This article titled “Catlin Guide aims to catalogue Britain’s most intriguing new artists” was written by Charlotte Higgins, chief arts writer, for The Guardian on Tuesday 8th January 2013 18.57 UTC
Predicting the careers of young artists is a perilous game, for outrageous fortune has a good many slings and arrows in her armoury. But the fourth edition of the Catlin Guide attempts to do just that, picking out 40 of the most intriguing recent graduates from British art schools from Bournemouth to Glasgow.
According to Justin Hammond, the curator who narrowed down the shortlist of 200-odd graduates “through a process of studio visits and stalking”, the year’s haul has seen a “particularly diverse” selection, with work ranging from oil painting, sculpture and installation to video to performance.
The recent calming of the art market in the face of the recession is taking its effect. “There’s a good trend of artists who are not making market-ready art,” said Hammond. “And that’s really positive.”
One manifestation of that trend is the prominence of performance work: artists making live art range from Lydia Brain, a recent graduate from Wimbledon College of Art, who creates video and performance about men from Hasidic Jewish communities; and Andrew Gannon from Edinburgh College of Art, whose work, he writes, may consist of “performing unrehearsed rope escapes and painting the faces of gallery invigilators”.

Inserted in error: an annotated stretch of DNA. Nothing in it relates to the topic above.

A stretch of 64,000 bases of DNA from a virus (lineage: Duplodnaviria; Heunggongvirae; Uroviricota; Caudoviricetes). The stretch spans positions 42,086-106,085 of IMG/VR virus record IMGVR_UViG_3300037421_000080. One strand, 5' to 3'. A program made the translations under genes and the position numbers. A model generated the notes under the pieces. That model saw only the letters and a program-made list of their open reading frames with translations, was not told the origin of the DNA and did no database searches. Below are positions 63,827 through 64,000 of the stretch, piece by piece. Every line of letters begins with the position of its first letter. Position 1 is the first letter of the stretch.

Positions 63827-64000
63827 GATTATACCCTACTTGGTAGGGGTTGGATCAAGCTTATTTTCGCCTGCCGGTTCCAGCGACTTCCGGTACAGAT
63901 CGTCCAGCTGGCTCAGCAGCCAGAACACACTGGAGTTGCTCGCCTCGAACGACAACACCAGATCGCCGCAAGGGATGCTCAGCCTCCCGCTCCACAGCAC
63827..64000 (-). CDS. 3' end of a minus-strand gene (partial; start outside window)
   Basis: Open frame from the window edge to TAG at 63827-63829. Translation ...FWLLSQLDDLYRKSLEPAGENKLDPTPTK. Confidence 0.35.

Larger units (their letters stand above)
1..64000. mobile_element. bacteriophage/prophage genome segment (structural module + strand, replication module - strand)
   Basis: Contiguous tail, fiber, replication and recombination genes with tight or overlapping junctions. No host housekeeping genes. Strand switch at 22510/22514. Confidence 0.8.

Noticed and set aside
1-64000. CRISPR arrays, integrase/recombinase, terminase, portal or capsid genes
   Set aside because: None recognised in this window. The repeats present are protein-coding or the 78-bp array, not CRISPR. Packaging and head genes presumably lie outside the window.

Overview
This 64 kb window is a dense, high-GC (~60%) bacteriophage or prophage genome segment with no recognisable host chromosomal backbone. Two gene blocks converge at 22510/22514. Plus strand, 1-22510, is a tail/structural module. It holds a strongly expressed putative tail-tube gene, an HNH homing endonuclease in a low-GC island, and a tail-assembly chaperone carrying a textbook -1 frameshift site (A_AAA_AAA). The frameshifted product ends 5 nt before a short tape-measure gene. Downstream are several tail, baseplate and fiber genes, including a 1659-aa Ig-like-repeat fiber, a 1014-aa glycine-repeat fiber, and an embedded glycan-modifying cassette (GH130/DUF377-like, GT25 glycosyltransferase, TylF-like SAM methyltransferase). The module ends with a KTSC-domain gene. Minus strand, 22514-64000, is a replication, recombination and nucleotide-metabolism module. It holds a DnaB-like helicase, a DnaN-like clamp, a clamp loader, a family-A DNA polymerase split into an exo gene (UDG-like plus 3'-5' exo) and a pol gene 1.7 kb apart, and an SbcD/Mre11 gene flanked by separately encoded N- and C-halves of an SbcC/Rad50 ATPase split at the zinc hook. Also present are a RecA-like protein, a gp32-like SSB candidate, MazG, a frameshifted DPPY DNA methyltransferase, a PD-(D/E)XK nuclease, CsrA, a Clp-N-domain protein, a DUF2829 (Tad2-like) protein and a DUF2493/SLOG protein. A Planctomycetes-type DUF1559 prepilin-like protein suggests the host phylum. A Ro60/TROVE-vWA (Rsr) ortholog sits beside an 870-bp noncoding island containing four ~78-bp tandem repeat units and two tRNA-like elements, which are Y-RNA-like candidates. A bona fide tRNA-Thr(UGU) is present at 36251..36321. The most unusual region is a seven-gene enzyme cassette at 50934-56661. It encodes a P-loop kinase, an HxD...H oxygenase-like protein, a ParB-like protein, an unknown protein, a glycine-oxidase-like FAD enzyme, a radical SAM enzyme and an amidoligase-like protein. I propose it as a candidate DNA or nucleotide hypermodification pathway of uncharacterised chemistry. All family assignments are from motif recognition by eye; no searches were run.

The opening of the Tanks at Tate Modern last year – and the appearance for the first time of a performance artist, Spartacus Chetwynd, on the Turner prize shortlist – has confirmed the current interest in performance art among artists and curators.
There’s also some refreshingly upfront feminism in the guide, which will be launched on 16 January at the London Art Fair. The work of Hannah Lyons, she writes, “is concerned with aspects of personal inadequacy and the undesirable and unwanted feelings associated with being a bloody woman”. The work she shows in the guide is an armless, headless, classical-style sculpture of a skimpily draped woman, titled Ironic Piece of Work by a Female Artist.
According to the art historian Ben Street, who has contributed the guide’s foreword, there is something else that draws many of the artists in the book together. If the work of recent Turner prize winners could be characterised, through its quietness and self-effacement, as a riposte to the bombast of the YBAs, young artists emerging from colleges now are, perhaps, post-post-YBAs. There is, writes Street, “a shrugging-off of the Oedipal battles of the modern past, towards an acquiescence, and engagement even, with aspects of art’s history. They’ve decided … ‘that the grandparents were cool’.”
Nearly a quarter of the artists, for example, are painters. One, Steven Allan, paints “humanised objects such as bananas, teapots and paint tubes”. So far, so peculiar, but his work We’re All In This Together is a knowing reworking – with bananas – of Poussin’s A Dance to the Music of Time. Another, Philip Booth, who recently gained a BA from Camberwell College of Arts, works in as unfashionable a genre as still life. Hyojun Hyun, from the fine art MFA at Glasgow School of Art, makes paintings that attempt to capture “the new shapes and textures of the neglected, disorderly urban landscape” – fleeting moments of beauty amid the rough-and-ready streets of his adopted city, so “different from Seoul”, his hometown.
According to Hammond, the guide is about “locating potential; I try not to burden the artists with hyperbole”. He adds: “A lot of collectors ask me, ‘Who’s the new Damien? Who’s the new Tracey? I guess even if I did know, I wouldn’t tell them.”
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